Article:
There is a lengthy history of pro wrestlers crossing over into MMA. From the nascent days of this sport, professional wrestlers have indulged their desire to go from work to a shoot. In this episodic series, I will review fights where pro wrestlers foray into the combat world. It’s like a weird, violent version of IMDB and I am DB (Dylan Bowker). This is Pro Wrestlers in MMA #5: Kazushi Sakuraba vs Marcus Silveira I and II.
Pro Wrestlers In MMA
Nowadays, Sakuraba competes in some submission grappling with cemented legend status in MMA. He is a UFC hall of famer and was fittingly inducted into the pioneer wing. Silveira also has an impressive fight legacy of his own. He now imparts his wisdom to the next generation of prizefighters out of ATT. 1997 was quite a different time for these martial artists though. Sakuraba has been part of many tournament structures in his career. The story of Ultimate Japan unfurled in an especially unique fashion though.
Both of these Sakuraba vs Silveira bouts took place in a single night due to some situational circumstances. Both were making their UFC debuts and the size disparity was evident. Sakuraba was six inches shorter and forty pounds lighter than the hulking Silveira. Both men came ou feinting with Sakuraba eventually level changing and taking Silveira to the mat. Saku would posture up and eventually stand up as both men looked for leg locks.
Silveira eventually turns the tides and gets a body lock takedown on Saku. He began working for a kimura but Sakuraba scrambles out. Silveira ramped up the volume of his strikes and began landing several hooks as well as uppercuts. Saku shoots for a single leg and as he works for an ankle, the fight is halted. John McCarthy thought Saku was out and the crowd booed the premature stoppage as Sakuraba looked visibly upset.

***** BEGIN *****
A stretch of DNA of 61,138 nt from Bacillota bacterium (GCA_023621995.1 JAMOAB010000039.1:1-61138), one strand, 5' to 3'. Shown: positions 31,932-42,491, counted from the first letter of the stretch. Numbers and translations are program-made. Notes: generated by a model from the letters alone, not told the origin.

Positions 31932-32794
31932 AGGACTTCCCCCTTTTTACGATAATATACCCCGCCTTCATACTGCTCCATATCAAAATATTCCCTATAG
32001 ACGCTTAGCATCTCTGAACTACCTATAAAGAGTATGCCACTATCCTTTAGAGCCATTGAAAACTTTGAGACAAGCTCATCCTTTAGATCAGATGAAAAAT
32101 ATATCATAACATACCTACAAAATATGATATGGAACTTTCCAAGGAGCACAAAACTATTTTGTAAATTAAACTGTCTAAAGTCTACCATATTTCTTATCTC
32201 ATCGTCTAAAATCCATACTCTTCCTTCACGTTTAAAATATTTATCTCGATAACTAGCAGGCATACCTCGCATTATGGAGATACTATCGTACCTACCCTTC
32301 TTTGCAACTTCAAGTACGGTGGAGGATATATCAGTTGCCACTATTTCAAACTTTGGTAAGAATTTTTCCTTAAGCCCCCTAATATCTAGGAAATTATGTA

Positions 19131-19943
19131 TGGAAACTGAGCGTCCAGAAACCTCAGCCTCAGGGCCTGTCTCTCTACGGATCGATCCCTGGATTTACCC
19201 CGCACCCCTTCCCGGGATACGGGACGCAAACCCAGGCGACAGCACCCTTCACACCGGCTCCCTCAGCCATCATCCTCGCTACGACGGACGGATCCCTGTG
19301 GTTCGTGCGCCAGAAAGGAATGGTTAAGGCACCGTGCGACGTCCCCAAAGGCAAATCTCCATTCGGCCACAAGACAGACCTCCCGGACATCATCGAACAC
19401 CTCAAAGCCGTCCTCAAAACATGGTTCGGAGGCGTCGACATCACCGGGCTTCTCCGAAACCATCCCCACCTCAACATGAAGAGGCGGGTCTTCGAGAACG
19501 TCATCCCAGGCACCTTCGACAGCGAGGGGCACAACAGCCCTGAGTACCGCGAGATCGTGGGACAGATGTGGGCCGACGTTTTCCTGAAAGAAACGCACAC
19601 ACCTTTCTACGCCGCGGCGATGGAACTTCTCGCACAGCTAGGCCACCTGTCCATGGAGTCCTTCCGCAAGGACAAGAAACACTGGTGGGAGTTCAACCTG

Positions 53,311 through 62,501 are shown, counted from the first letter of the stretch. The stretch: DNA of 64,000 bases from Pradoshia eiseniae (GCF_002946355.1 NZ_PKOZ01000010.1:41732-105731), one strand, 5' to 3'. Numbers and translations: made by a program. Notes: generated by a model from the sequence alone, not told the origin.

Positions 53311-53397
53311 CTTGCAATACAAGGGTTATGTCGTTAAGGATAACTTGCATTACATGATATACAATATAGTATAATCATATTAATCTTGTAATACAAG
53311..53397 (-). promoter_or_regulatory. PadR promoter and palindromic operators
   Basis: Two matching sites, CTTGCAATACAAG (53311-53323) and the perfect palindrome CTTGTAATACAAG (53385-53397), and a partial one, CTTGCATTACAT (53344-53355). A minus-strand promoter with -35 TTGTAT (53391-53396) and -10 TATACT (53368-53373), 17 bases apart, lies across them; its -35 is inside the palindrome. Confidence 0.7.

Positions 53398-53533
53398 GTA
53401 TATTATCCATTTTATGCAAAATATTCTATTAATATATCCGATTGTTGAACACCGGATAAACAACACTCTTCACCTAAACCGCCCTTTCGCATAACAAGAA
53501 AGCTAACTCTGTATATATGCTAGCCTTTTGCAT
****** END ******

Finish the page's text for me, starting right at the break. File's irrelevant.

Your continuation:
Sakuraba and Silveira would run it back later on in the evening after UFC’s sanctioning body rules the fight was stopped too early. This is the info relayed on the broadcast which is curious because Japan is known for not having any kind of regulatory body (ergo it was an arbitrary change from UFC).
In any event, a path is cleared for the sequel with a victorious Tank Abbott suffering a hand injury. This injury from the Anjo fight left him unable to compete and Saku assumed his spot. As Sakuraba is pacing the backstage area with Nobuhiko Takada by his side, Bruce Buffer tells the live crowd the first bout was declared a draw.
Silveira looked to put Saku away early. He quickly assumed the center of the cage and began slinging leather. The two lock up in a folkstyle clinch and jockey for position. Silveira would press Saku into the fence and secures a body lock takedown. Sakuraba began looking for the wrist right away but a subsequent scramble led to both standing again. Silveira began looking to get an arm under Saku’s chin but the Japanese MMA veteran got the takedown.
Silveira is up high on Saku’s back and is raining down punches. Sakuraba would flow through into Silveira’s open guard. The catch wrestling vet would maneuver with great efficiency from half guard to side control. From there Sakuraba works for the armbar and secures the submission in what was a gorgeous sequence overall.
An amazing turn around performance for Saku after the nature of the first bout. Kazushi Sakuraba, a natural welterweight by today’s standards, wins a one-night heavyweight tournament in what would be the only UFC foray of his legendary career.
Kazushi Sakuraba (vs Marcus Silveira): 7/10